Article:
Increased energy capture through turbine scaling and wind plant optimization are the two primary factors influencing wind plant capacity factor. The introduction of novel control mechanisms will continue to increase energy capture with more-precise control of the flow through the entire wind plant. These technology advancements are expected to increase capacity factor for all TRGs, with a more rapid rate of increases in capacity factor through 2030 and a slower rate of increase through 2050. This analysis is illustrative of one of many capacity factor improvement pathways for LCOE reduction. Of course, as was the case for CAPEX there are many different pathways to a given capacity factor. Turbine rotor diameter, specific power, and hub height can each be traded off to achieve a given capacity factor, depending on site conditions and relative costs for pursuing one approach or the other; plant layout and operational strategies that impact losses are additional levers that may be used to achieve a given capacity factor.

A detailed description of the methodology for developing future year projections is found in Projections Methodology.

Technology innovations that could impact future O&M costs are summarized in LCOE Projections.

Standard Scenarios Model Results

ATB CAPEX, O&M, and capacity factor assumptions for the Base Year and future projections through 2050 for Constant, Mid, and Low technology cost scenarios are used to develop the NREL Standard Scenarios using the ReEDS model. See ATB and Standard Scenarios.

The ReEDS model output capacity factors for wind and solar PV can be lower than input capacity factors due to endogenously estimated curtailments determined by scenario constraints.

Plant Cost and Performance Projections Methodology

ATB projections were derived from two different sources for the Mid and Low cases:

  • Mid Technology Cost Scenario: 2030 cost estimates for the Mid scenario are estimated (1) using CSM and inputs from analyst-predicted turbine technology in 2030 that are specific to the Mid case (Stehly et al., forthcoming) and (2) applying technology-specific cost adjustments; beyond 2030, the costs are derived from estimated change in LCOE from 2030 to 2050 based on historical land-based wind LCOE and single-factor learning rates ranging from 10.5% to 18.6%, meaning LCOE declines by this amount for each doubling of global cumulative wind capacity (Wiser et al., 2016). Future FOM is assumed to decline by approximately 25% by 2050 in the Mid case. These values are informed by recent work benchmarking work for wind power operating costs in the United States (Wiser et al., forthcoming). The projected capacity factors in 2030 are calculated in SAM using the inputs of the predicted turbine technology in 2030 that are specific to the Mid case (Stehly et al., forthcoming) for each of the TRGs; additional wind plant performance and availability are also applied through technology innovations assessed in the SMART wind power plant of the future work (Dykes et al., 2017); beyond 2030, analysts predict generally modest improvements in wind plant performance through 2050 for the resource-rich site (i.e., TRGs 1 and 2) and increasing slightly for the less favorable resource sites (i.e., TRGs 8-10).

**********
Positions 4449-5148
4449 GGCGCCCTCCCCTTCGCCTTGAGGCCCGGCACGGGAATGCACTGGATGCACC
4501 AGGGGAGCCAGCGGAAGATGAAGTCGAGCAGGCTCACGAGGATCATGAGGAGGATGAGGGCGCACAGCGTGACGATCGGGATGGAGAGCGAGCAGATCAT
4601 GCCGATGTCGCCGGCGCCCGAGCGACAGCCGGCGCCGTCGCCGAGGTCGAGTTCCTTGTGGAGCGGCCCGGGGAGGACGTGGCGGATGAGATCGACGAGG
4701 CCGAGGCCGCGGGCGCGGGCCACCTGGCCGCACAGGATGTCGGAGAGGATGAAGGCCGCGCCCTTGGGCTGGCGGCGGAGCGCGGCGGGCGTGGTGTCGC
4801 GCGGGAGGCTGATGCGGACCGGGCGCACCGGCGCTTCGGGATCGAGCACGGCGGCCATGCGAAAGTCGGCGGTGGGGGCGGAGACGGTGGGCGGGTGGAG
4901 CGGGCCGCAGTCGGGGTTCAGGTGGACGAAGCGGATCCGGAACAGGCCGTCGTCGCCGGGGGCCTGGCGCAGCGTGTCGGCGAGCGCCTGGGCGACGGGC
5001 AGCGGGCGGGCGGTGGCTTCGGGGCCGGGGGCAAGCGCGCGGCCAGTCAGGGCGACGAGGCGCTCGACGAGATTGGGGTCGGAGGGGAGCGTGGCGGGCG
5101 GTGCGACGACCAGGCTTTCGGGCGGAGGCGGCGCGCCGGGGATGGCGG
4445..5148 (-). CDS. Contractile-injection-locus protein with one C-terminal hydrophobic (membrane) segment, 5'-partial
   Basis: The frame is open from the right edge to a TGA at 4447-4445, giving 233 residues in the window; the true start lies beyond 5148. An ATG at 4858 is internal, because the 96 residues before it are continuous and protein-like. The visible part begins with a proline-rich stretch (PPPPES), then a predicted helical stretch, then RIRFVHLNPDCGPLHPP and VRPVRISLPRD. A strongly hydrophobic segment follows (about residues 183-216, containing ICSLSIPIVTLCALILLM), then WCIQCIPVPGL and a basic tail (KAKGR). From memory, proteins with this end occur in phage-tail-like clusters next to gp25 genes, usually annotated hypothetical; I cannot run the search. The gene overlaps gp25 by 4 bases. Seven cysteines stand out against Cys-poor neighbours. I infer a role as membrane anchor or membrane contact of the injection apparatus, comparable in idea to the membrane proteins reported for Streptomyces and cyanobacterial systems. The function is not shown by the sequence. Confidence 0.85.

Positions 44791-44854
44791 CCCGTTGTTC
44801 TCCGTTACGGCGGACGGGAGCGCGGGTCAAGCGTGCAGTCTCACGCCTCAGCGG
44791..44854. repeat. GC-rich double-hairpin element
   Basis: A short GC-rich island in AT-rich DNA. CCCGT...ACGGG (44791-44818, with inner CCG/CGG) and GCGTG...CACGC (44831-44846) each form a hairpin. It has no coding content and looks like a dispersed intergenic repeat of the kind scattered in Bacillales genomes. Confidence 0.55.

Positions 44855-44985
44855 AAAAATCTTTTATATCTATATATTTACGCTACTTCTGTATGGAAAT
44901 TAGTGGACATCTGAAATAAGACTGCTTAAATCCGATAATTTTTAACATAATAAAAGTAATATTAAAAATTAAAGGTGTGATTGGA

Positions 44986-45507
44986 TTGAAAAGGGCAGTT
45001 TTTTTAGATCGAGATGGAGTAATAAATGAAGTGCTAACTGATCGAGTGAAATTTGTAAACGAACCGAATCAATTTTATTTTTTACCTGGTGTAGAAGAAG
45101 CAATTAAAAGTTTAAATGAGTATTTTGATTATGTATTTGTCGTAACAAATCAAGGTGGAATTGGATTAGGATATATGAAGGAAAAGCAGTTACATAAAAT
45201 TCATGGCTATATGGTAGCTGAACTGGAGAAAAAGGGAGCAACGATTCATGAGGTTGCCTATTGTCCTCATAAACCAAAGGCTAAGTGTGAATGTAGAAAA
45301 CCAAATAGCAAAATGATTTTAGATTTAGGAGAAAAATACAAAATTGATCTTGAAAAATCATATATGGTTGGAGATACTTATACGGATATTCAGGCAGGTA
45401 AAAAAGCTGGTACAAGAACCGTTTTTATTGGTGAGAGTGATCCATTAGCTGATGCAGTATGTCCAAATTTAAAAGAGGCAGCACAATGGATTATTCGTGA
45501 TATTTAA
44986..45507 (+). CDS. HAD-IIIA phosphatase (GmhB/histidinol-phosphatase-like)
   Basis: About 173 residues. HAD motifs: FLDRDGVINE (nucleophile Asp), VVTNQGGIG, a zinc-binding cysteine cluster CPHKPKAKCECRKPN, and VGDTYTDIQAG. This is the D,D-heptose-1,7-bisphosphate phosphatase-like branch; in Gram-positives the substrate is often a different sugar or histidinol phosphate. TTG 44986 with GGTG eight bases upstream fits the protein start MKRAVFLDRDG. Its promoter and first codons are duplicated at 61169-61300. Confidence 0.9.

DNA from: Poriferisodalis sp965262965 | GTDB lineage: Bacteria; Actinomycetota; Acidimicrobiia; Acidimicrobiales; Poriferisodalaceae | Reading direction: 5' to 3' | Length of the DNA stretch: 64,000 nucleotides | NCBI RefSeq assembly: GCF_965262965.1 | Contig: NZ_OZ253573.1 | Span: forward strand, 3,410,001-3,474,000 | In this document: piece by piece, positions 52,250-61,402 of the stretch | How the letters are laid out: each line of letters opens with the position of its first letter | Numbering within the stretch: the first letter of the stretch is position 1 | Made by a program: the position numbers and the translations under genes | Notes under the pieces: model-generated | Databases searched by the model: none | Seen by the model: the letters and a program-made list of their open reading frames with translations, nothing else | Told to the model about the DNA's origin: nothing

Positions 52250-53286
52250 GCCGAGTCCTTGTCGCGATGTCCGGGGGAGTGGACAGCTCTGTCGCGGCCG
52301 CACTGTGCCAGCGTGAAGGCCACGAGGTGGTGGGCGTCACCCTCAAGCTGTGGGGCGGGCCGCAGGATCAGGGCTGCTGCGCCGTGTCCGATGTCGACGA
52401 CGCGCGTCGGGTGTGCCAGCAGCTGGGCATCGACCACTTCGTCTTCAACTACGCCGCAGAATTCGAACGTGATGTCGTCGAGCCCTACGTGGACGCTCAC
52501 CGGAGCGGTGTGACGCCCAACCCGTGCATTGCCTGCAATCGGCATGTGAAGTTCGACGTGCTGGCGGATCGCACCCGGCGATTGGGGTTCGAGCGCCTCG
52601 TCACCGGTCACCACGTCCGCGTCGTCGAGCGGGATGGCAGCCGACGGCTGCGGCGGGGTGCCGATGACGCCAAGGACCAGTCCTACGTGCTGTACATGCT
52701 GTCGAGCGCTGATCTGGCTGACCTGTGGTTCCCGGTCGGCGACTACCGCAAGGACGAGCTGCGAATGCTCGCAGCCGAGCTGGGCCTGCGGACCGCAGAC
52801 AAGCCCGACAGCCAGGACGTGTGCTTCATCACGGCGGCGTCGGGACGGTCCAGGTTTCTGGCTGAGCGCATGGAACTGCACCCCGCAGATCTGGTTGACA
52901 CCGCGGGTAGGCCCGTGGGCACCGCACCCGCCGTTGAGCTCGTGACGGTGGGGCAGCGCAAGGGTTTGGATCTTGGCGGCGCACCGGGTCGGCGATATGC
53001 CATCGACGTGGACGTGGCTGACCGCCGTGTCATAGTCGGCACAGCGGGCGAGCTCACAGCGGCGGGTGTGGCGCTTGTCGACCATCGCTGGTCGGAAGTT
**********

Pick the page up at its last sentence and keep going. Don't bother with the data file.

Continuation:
• Low Technology Cost Scenario: 2030 cost estimates for the Low scenario are estimated (1) using NREL's CSM and inputs from the analyst-predicted turbine technology in 2030 that are specific to the Low case (Stehly et al., forthcoming) and (2) applying technology-specific cost adjustments; beyond 2030, the costs are derived using the same learning rate methodology as for the Mid case but assuming an increase in global cumulative capacity. Future FOM is assumed to decline by approximately 45% in the Low case. These values are informed by recent work benchmarking work for wind power operating costs in the United States (Wiser et al., forthcoming). The projected capacity factors in 2030 are calculated in SAM using the inputs of the predicted turbine technology in 2030 that are specific to the Low case (Stehly et al., forthcoming) for each of the TRGs; additional wind plant performance and availability are also applied through technology innovations assessed in the SMART wind power plant of the future work (Dykes et al., 2017), but they assume further reduction in losses than in the Mid case; beyond 2030, analysts predict slightly higher improvements in wind plant performance than in the Mid case through 2050 for the resource-rich site (i.e., TRGs 1 and 2) and increasing slightly for the less favorable resource sites (i.e., TRGs 8-10).